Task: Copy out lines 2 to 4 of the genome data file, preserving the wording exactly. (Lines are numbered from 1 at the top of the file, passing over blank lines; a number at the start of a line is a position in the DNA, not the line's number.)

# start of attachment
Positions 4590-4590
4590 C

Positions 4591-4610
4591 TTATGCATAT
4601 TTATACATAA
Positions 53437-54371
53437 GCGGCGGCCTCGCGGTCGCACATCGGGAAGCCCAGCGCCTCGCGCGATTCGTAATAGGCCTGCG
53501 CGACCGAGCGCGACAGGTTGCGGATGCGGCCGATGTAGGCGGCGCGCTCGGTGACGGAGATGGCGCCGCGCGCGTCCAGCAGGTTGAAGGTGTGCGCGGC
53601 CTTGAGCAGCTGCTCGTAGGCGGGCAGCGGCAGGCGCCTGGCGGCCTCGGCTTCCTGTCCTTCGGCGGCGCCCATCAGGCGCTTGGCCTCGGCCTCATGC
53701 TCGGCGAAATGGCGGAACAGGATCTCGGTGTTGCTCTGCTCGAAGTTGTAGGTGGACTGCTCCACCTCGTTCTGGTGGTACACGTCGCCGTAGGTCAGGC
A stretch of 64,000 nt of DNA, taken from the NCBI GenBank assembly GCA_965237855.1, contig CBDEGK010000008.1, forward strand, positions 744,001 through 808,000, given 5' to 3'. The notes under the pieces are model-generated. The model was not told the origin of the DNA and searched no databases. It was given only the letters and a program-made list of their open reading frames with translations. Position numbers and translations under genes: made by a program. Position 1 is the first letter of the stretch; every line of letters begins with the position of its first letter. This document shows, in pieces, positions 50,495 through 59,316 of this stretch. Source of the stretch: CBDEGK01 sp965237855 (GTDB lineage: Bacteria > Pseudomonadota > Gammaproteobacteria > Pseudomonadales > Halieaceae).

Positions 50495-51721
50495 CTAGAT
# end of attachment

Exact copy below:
4590 C

Positions 4591-4610
4591 TTATGCATAT